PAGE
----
Nearly the entire cruise industry closed from roughly March 2020 through July 2021.
Yes, there was a Royal Caribbean (RCL) – Get Royal Caribbean Group Report ship sailing out of the Bahamas a little earlier in the summer and another operating in Singapore, but most of the fleet was either docked or at sea with skeleton crews for about 15 months.
Now, Royal Caribbean has most of its fleet back at sea with paying customers and CEO Richard Fain said he thinks the worst has passed. He’s also clearly quite tired of talking about Covid, according to his comments in the company third-quarter earnings call.
Every conversation doesn’t need to start with a description of the trauma we’ve experienced. Every discussion doesn’t need to dwell on how awful it’s been. Fortunately, the path forward appears clear and very positive for our company and for our industry. For some time now, we have said that we hope to take advantage of the special features of cruising and make cruising one of the safest places on earth to spend your vacation.
The numbers are now coming in and our objective appears to be validated.
Royal Caribbean has been slowly adding ships back to its operating fleet while also raising the capacities of the ships already in operation. It expects to have all of its cruise ships sailing by spring of 2022.
How Has Royal Caribbean Handled Its Restart?
Fain said that his company has taken a walk-before-you-run approach with a focus on just getting back to business. He said that doing that has worked.
“Our strategy has been to get the flywheel spinning,” he explained.
That’s because the company and its customers have been dealing with a high level of uncertainty. That has included cancellations, interruptions, confusing rules and changing protocols, Fain added.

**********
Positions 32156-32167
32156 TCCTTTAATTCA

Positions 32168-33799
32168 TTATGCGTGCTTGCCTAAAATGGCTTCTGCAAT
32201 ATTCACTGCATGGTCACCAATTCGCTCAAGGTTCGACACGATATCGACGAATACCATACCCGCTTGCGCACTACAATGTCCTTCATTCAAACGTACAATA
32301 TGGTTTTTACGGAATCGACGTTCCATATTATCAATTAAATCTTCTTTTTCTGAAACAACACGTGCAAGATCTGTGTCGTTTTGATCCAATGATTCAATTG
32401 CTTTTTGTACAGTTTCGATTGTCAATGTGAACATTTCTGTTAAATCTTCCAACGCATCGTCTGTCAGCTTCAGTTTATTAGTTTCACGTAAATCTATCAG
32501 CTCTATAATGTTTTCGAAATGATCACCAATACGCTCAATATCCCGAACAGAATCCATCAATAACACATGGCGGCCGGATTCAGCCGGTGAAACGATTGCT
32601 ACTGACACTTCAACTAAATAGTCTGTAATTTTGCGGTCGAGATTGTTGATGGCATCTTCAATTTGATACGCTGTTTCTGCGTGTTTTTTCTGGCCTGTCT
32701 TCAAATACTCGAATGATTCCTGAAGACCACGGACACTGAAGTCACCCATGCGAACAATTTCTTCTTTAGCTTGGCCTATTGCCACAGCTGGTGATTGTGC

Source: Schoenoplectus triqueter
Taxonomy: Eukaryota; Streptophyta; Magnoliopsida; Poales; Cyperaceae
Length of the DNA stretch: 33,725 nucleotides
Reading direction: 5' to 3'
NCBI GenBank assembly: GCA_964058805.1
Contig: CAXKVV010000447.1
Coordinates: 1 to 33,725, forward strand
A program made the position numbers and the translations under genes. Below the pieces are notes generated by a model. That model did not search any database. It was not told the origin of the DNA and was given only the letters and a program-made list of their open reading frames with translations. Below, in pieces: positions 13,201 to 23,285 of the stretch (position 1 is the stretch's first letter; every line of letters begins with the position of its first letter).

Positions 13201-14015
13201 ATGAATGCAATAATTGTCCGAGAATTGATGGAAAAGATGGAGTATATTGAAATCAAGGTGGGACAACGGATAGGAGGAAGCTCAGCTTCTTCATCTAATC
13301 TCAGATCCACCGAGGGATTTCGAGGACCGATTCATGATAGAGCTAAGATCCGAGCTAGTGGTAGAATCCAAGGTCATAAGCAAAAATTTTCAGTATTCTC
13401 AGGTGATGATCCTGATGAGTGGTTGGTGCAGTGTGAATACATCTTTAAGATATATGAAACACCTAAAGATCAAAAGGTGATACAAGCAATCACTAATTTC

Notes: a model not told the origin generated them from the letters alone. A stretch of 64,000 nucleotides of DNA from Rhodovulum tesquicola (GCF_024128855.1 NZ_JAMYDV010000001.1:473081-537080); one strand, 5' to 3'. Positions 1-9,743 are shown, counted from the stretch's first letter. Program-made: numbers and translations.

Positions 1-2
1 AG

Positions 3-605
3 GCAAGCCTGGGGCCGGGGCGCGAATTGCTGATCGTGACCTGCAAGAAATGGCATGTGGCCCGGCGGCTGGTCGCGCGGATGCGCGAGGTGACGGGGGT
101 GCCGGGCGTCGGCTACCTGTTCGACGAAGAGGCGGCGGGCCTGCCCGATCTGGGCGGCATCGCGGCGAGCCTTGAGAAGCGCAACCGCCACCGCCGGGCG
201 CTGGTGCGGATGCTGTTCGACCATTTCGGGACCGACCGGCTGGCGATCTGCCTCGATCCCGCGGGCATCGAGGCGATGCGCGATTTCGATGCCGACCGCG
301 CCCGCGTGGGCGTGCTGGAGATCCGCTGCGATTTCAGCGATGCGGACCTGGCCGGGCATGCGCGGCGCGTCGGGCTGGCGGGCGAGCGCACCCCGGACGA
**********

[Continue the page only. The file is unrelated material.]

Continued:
“Thankfully, today, we’re operating almost normally. Our published itineraries are being delivered on a consistent basis. Two-thirds of our ships are already operating and virtually, everything will be back to normal in our core markets before the end of this year,” he said.
Fain explained that the approach was chosen in order to rebuild confidence with its passengers and with travel agents. Basically, he wanted to reestablish trust so people felt like that if they booked a cruise it would happen more or less the way they planned for it.
“Like the pilot of a plane during takeoff, prioritizing speed over altitude, we have prioritized spreading the wealth,” he said. “We have prioritized starting up more ships even with lower loads per vessel rather than trying for higher load factors on fewer ships.”
Getting Royal Caribbean Ready for Wave Season
Operating ships with limited capacities has not returned Royal Caribbean to profitability. The company lost $1.2 billion in its most-recent quarter.
Demand, however, has returned in numbers that approach 2019 levels. The company closed September with approximately $2.8 billion in customer deposits across its three core brands. In 2019, that number was $3.1 billion.
A portion of that number — about 35% — represents customers using future cruise credit (FCC) from previously cancelled cruises to book their new sailing. That number is down from 40% in the previous quarter.
Fain said that his company has operated with the idea that it would be well-positioned for the period between January and March known as the “Wave period.” That’s the traditional time of year when most cruises are booked in a “wave” of bookings.
“January is the start of wave period and our goal is to have our core markets operating normally as quickly as possible,” Fain said. “…Our bookings are already showing that the public has a great deal of pent-up demand and is eager to travel again. We have a long period of poor bookings to make up for, but current booking trends give us a high level of confidence for 2022, especially from the summer on.”
Fain, who has served as Royal Caribbean’s CEO for 33 years, will step down from that position on Jan. 3. He will remain chairman of the company and will be succeeded by CFO Jason Liberty.